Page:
“The best way to ensure the stability of the team during this difficult situation is to move quickly and install a CEO to oversee the Clippers organization,” Mike Bass, the NBA executive vice president of communications, said in a statement. “The process of identifying that individual is underway.”
The decision was welcomed by Sterling’s long-estranged wife, Rochelle, who said she was fully committed to making the Clippers the best team in the NBA.
“I spoke with Commissioner Adam Silver this week to tell him that I fully supported his recent swift and decisive action,” said Rochelle Sterling, who was expected to attend Game 7.
“We also agreed at that time that, as a next step, both the league and the team should work together to find some fresh, accomplished executive leadership for the Clippers. I welcome his active involvement in the search for a person of the utmost character, proven excellence and a commitment to promoting equality and inclusiveness.”
A forced sale would require approval of three-fourths of the league’s owners. The NBA’s 10-member finance/advisory committee held a conference call Thursday, agreeing to move forward quickly on the potential sale.
Sterling hasn’t said whether he will fight the league in court.
Clippers President Andy Roeser has been the franchise’s most prominent executive in recent years, but Roeser upset many team employees last weekend when he released a statement questioning whether the incriminating recordings of Sterling were legitimate. Roeser’s statement seemed too sympathetic to Sterling for many outraged employees, with apologetic words about the 80-year-old owner alongside criticism of V. Stiviano, the other voice on the recordings.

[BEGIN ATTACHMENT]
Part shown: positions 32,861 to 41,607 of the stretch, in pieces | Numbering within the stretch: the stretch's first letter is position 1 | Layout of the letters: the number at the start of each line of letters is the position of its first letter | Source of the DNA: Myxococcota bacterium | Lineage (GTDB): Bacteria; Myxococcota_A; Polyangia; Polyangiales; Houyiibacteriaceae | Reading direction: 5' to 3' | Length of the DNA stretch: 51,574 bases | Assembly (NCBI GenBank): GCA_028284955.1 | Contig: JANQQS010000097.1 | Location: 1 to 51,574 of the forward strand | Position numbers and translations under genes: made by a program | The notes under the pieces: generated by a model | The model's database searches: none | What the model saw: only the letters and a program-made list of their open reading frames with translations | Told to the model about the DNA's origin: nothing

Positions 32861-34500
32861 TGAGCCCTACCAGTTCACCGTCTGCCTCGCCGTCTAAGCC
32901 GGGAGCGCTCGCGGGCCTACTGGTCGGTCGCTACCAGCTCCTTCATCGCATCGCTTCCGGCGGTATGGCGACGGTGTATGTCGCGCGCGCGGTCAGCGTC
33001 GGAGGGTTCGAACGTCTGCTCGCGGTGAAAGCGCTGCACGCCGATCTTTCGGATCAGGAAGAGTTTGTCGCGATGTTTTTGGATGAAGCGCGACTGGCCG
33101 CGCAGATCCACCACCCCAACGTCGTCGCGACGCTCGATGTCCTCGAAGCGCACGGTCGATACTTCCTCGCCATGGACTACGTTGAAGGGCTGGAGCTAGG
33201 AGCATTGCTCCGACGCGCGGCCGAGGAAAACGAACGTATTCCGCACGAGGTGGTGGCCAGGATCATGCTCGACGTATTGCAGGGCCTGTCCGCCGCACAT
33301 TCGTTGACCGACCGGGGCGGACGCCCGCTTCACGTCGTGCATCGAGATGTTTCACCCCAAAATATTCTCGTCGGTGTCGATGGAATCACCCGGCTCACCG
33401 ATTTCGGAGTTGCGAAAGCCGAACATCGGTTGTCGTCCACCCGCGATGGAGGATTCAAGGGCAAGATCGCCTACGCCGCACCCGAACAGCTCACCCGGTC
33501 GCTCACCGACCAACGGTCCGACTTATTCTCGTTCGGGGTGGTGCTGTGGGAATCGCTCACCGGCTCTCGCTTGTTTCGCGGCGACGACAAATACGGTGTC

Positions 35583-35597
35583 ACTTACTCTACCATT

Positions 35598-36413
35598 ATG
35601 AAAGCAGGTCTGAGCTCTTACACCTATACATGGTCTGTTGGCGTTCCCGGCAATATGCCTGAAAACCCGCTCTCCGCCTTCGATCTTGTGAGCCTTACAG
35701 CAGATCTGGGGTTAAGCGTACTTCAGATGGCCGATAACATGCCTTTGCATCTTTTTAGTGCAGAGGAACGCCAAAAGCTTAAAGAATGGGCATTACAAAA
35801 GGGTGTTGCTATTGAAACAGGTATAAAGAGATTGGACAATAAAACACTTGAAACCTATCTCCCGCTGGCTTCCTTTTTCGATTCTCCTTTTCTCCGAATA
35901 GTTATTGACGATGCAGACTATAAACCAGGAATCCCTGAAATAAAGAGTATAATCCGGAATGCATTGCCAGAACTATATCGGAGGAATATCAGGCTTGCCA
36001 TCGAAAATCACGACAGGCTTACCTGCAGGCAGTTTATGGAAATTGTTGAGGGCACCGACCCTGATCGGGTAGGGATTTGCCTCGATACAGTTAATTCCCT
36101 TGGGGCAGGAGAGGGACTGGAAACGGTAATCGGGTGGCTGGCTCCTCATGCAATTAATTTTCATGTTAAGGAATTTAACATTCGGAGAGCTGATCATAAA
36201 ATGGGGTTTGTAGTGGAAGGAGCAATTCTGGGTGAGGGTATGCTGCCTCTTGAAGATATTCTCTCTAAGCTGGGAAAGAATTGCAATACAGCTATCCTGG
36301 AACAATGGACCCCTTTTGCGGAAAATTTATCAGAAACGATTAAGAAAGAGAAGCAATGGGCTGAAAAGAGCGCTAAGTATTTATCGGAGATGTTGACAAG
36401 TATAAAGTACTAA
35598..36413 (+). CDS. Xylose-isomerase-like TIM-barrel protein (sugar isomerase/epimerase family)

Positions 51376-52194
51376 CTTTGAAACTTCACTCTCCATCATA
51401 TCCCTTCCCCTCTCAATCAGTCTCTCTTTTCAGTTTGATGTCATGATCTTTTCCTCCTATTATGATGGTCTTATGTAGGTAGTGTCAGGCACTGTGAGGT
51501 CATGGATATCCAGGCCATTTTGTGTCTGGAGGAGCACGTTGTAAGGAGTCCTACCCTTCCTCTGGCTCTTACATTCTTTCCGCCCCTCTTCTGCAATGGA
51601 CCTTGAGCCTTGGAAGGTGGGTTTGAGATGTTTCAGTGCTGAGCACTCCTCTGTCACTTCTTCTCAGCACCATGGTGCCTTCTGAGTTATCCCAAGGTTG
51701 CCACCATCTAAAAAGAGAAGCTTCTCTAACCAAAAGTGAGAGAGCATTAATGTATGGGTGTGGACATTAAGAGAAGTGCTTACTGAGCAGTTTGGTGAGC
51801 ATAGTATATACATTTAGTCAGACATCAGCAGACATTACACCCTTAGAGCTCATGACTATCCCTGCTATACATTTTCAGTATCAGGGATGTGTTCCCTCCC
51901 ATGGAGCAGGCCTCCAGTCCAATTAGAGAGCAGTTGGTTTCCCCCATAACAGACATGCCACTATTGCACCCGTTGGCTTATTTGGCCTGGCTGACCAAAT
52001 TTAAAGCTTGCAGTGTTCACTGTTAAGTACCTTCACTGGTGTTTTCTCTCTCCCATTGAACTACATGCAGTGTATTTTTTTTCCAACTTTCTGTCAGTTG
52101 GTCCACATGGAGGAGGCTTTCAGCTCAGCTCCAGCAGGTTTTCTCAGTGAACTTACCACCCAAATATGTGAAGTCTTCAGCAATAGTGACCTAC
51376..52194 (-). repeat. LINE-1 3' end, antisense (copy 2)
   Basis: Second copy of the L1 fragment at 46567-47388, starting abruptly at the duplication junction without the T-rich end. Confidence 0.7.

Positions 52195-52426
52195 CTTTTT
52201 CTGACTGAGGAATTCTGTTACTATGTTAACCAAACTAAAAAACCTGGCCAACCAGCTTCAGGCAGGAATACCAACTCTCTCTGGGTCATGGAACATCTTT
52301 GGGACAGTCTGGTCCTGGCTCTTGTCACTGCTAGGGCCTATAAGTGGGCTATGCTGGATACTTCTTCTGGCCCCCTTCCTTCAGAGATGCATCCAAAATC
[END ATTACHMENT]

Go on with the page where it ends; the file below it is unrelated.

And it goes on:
Clippers coach Doc Rivers spent Friday morning speaking with upset employees who felt further betrayed by Roeser’s statement. Rivers also serves as the Clippers’ senior vice president of basketball operations.
Rivers wasn’t fazed by the timing of the league’s latest decision shortly before the Clippers’ biggest game of the season.
“We’ve got to talk about everything else, so let’s talk about that, too,” Rivers said. “The NBA has to do their job, they really do. They have a lot on their plate as well, and I don’t think it’s something they can wait on. They’re going to do their job.”
Rivers said he hadn’t yet been consulted by the league on the specifics of its CEO search, although he is in regular contact with Silver.
The NBA has made similar moves in the past. The league appointed Jack Sperling to supervise the New Orleans Hornets during the 2011-12 season after taking over financial operation of the team from owner George Shinn.
The Clippers have already begun their transition away from the last 33 years under Sterling, the NBA’s longest-tenured owner.
When the players went back to work at practice Friday, Sterling-related memorabilia had been removed from the trophy case in a public hallway at their palatial $60 million training complex built by Sterling six years ago. Even the “Sterling Drive” sign outside the Playa Vista facility had been taken down.
If the NBA is able to force the Clippers’ sale, the team is certain to be pursued by many wealthy buyers. Oprah Winfrey, David Geffen and Larry Ellison immediately expressed interest in a joint bid, while Magic Johnson’s ownership group with the Los Angeles Dodgers also is likely to be interested.